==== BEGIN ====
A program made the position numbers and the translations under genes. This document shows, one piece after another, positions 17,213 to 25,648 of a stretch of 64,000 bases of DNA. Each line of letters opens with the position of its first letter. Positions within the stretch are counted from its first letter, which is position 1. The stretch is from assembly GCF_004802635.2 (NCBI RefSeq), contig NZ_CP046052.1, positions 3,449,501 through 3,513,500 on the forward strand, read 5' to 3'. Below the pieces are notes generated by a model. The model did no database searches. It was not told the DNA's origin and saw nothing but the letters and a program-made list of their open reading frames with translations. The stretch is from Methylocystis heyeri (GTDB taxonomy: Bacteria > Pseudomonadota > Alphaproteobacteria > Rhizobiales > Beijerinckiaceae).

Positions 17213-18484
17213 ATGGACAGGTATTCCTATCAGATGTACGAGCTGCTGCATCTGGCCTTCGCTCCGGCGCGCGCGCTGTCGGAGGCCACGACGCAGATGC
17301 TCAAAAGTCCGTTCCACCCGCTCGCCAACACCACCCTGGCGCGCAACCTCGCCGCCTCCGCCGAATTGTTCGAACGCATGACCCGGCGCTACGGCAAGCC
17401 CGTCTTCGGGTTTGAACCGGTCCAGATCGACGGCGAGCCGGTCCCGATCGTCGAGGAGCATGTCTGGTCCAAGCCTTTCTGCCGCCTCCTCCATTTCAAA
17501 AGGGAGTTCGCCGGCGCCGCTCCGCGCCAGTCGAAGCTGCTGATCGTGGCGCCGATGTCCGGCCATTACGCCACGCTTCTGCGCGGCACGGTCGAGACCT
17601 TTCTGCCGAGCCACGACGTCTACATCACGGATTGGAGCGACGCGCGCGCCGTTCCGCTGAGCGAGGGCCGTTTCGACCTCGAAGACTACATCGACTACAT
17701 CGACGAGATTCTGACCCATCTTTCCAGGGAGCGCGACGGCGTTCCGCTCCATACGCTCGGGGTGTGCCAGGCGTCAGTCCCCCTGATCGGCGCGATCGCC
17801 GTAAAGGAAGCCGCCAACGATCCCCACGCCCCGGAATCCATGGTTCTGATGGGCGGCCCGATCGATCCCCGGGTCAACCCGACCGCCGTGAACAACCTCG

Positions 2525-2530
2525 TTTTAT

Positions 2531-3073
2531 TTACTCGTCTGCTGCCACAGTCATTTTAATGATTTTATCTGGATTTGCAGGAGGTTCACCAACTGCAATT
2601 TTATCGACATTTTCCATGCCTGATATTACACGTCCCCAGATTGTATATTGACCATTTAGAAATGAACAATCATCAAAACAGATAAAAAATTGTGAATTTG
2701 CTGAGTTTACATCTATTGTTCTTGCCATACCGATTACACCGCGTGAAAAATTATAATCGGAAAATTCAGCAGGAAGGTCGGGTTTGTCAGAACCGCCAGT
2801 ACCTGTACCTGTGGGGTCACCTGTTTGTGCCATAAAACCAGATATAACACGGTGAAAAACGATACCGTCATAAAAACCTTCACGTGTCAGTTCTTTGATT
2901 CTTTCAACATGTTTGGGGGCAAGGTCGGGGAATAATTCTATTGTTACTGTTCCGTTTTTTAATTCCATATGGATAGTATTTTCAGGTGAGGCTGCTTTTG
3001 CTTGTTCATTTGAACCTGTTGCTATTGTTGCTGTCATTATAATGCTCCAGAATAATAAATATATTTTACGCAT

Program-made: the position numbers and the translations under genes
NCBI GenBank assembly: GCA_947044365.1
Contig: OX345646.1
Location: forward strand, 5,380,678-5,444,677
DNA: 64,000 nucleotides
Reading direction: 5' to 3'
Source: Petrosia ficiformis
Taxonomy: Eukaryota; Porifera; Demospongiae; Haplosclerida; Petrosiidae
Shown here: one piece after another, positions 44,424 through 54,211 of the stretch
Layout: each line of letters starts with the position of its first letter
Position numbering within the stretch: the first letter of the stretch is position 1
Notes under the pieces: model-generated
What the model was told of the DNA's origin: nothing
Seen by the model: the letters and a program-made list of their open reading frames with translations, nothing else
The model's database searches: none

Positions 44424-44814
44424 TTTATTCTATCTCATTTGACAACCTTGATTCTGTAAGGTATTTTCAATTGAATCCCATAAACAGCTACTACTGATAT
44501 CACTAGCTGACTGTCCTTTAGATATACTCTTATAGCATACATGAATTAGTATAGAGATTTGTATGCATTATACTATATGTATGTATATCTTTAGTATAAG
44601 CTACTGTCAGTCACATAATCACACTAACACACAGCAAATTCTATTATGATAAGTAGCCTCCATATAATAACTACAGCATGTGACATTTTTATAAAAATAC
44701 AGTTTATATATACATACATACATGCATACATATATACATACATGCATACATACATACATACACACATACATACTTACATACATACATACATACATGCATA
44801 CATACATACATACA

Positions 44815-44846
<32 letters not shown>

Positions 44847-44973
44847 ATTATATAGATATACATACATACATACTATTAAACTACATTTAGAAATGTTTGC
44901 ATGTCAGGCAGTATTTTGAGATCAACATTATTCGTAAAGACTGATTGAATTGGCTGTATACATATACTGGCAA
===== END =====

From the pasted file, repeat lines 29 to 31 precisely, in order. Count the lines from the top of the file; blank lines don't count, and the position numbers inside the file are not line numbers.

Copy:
Position numbering within the stretch: the first letter of the stretch is position 1
Notes under the pieces: model-generated
What the model was told of the DNA's origin: nothing